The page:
We hide behind a curtain of fear, self-doubt, resentment, negativity and despair. Then we complain that God isn’t here. (or our husband, friend, mom, sibling, colleague for that matter), because we can’t see Him. And whén the Spirit finds us, we pull the curtain closer, because we are too scared to be seen for whom we really are. We are sure that our nakedness will reveal our basic flaws. We cannot believe that our vulnerability shows only beauty and basic goodness.
Being our best self
Inspiration means to be filled with Spirit. To be filled with a sense of purpose, passion and presence. It means nothing more than letting God do Her part, let Her do what she does best: carry our worries, concerns, insecurity and anger. So that we can do our part: bringing our soul to life. We relax into the sense of support our breath gives us, and feel into what we truly want. We breath in, and listen to our heart. We hear her tell us what brings us alive. Even if this is a so-called “have to”, we can still feel with how much joy and gratitude we can do our task. Because we celebrate that we are alive, that we have this opportunity to contribute, that we have legs that carry us, and hands that touch. Because we can be the best street-sweeper to be found.
You can be your best self in any situation. Thàt’s being inspired.
Still saying God doesn’t exist? Drop your curtain, get into the arena of life, and show up as your vulnerable, authentic, beautiful self.
And feel inspiration take you to the next level.
I wish you a happy new year!
I wake up and I feel heavy with fear. Literally heavy. It seems almost impossible to move this heavy weight out of bed.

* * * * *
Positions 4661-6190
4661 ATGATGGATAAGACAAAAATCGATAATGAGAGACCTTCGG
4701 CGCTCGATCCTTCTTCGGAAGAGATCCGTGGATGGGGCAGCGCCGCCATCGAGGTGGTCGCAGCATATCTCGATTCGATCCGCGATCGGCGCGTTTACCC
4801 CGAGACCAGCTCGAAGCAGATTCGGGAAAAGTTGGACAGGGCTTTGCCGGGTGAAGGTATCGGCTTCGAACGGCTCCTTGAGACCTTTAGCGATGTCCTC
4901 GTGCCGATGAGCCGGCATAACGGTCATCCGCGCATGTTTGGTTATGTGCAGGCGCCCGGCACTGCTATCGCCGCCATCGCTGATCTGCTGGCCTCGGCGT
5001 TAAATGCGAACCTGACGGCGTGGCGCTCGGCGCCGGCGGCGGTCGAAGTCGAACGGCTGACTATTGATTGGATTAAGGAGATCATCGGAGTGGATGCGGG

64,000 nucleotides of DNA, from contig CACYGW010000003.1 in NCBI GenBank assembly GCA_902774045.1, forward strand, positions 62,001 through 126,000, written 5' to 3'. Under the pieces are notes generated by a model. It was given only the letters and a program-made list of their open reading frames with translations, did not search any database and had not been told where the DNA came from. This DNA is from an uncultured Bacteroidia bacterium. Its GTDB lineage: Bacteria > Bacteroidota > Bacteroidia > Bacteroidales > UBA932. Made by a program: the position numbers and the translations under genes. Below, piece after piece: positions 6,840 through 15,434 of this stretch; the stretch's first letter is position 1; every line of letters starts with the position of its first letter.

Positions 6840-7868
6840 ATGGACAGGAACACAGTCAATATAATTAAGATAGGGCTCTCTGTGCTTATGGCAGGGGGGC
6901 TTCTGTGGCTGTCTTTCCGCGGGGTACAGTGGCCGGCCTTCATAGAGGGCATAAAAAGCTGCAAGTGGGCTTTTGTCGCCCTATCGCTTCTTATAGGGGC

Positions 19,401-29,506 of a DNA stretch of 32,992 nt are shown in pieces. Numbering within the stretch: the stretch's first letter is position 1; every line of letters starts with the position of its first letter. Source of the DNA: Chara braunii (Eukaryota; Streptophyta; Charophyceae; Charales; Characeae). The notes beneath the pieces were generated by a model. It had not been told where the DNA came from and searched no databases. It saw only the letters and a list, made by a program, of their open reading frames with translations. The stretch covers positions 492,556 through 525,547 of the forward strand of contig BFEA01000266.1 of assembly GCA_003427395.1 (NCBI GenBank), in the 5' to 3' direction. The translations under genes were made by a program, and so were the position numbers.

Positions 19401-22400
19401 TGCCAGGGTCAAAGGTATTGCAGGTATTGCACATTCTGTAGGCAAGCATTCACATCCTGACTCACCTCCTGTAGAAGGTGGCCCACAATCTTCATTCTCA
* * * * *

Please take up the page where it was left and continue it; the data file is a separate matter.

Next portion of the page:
I remember Pema Chodrön‘s invitation to lean into heavy feelings, to lean into the sharp points, and feel the groundlessness of our existence.
This seems a perfect moment to accept the invitation and lean into my fear.
I breathe in, and bring my attention to this dread, this apprehension, this fear. I let it cycle through me, and scrupulously observe it’s different aspects.
It turns into terror, then blind panic, then an overwhelming blackness and feverish nightmare. It grasps me, chokes me, I can’t wake up from it. I sweat and tremble.
Which idiot ever thought this was a good practice? Which imbecile ever thought that leaning into your fear was a good idea? Pema Chödron probably never experienced such consuming feelings. Never experienced the certainty of going crazy and lose your mind. Like forever. Like really forever being stuck in that nightmare.
I feel my breath go faster. I feel my body tighten. I am noticing I am bringing my attention to my breath. To my body. To my feelings. I feel into my experience. It doesn’t get much more comfortable, ànd it stabilizes. I’m getting calmer, more solid.
I don’t know what’s happening. I don’t know how it’s happening. But after five minutes I get up. I feel light, relax, open. I made it. Leaning into your feelings might be a good idea after all.
If you want my help to deepen your self-compassion, healing and integration, contact me for a complimentary, discovery session.
Trees (Photo credit: @Doug88888)
I venture out in the woods. I walk slowly. Carefully. Joyfully. I feel my feet touch the earth, and let the energy arise through me. Every step a connection to the earth. I enjoy the sun. The bright colors of the leaves: red, green, orange, yellow. My friend told me how rich she feels this time of year. The golden leaves fall on her, fill the streets with it’s riches. It’s golden abundance is available to everyone. I feel cherished and welcomed in the woods. Nurtured.